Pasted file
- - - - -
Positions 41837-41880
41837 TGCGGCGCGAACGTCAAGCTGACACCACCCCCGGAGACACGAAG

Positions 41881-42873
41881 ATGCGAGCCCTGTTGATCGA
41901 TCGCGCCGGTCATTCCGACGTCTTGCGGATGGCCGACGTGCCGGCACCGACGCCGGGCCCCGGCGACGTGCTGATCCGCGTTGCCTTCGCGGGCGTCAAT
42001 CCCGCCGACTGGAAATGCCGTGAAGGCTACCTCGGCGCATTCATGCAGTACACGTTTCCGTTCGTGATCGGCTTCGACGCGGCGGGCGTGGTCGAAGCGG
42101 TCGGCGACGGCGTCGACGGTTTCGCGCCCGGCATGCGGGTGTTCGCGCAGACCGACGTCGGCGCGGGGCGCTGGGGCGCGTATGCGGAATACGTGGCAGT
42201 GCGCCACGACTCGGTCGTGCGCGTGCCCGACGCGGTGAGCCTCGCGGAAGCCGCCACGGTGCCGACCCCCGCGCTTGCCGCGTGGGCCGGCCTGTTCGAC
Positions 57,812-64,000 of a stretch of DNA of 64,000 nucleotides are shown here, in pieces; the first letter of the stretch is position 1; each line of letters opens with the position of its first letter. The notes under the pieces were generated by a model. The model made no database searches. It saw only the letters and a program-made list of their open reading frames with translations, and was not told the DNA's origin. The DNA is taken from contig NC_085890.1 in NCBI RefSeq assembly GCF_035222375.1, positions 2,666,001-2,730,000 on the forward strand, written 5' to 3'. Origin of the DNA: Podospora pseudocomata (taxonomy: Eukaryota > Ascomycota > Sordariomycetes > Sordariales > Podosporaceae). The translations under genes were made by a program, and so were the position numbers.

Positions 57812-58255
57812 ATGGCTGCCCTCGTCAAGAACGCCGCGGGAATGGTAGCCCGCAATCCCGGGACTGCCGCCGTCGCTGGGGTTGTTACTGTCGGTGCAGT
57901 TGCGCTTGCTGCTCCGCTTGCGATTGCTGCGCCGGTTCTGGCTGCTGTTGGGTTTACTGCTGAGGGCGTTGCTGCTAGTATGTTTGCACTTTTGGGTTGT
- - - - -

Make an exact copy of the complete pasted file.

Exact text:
Positions 41837-41880
41837 TGCGGCGCGAACGTCAAGCTGACACCACCCCCGGAGACACGAAG

Positions 41881-42873
41881 ATGCGAGCCCTGTTGATCGA
41901 TCGCGCCGGTCATTCCGACGTCTTGCGGATGGCCGACGTGCCGGCACCGACGCCGGGCCCCGGCGACGTGCTGATCCGCGTTGCCTTCGCGGGCGTCAAT
42001 CCCGCCGACTGGAAATGCCGTGAAGGCTACCTCGGCGCATTCATGCAGTACACGTTTCCGTTCGTGATCGGCTTCGACGCGGCGGGCGTGGTCGAAGCGG
42101 TCGGCGACGGCGTCGACGGTTTCGCGCCCGGCATGCGGGTGTTCGCGCAGACCGACGTCGGCGCGGGGCGCTGGGGCGCGTATGCGGAATACGTGGCAGT
42201 GCGCCACGACTCGGTCGTGCGCGTGCCCGACGCGGTGAGCCTCGCGGAAGCCGCCACGGTGCCGACCCCCGCGCTTGCCGCGTGGGCCGGCCTGTTCGAC
Positions 57,812-64,000 of a stretch of DNA of 64,000 nucleotides are shown here, in pieces; the first letter of the stretch is position 1; each line of letters opens with the position of its first letter. The notes under the pieces were generated by a model. The model made no database searches. It saw only the letters and a program-made list of their open reading frames with translations, and was not told the DNA's origin. The DNA is taken from contig NC_085890.1 in NCBI RefSeq assembly GCF_035222375.1, positions 2,666,001-2,730,000 on the forward strand, written 5' to 3'. Origin of the DNA: Podospora pseudocomata (taxonomy: Eukaryota > Ascomycota > Sordariomycetes > Sordariales > Podosporaceae). The translations under genes were made by a program, and so were the position numbers.

Positions 57812-58255
57812 ATGGCTGCCCTCGTCAAGAACGCCGCGGGAATGGTAGCCCGCAATCCCGGGACTGCCGCCGTCGCTGGGGTTGTTACTGTCGGTGCAGT
57901 TGCGCTTGCTGCTCCGCTTGCGATTGCTGCGCCGGTTCTGGCTGCTGTTGGGTTTACTGCTGAGGGCGTTGCTGCTAGTATGTTTGCACTTTTGGGTTGT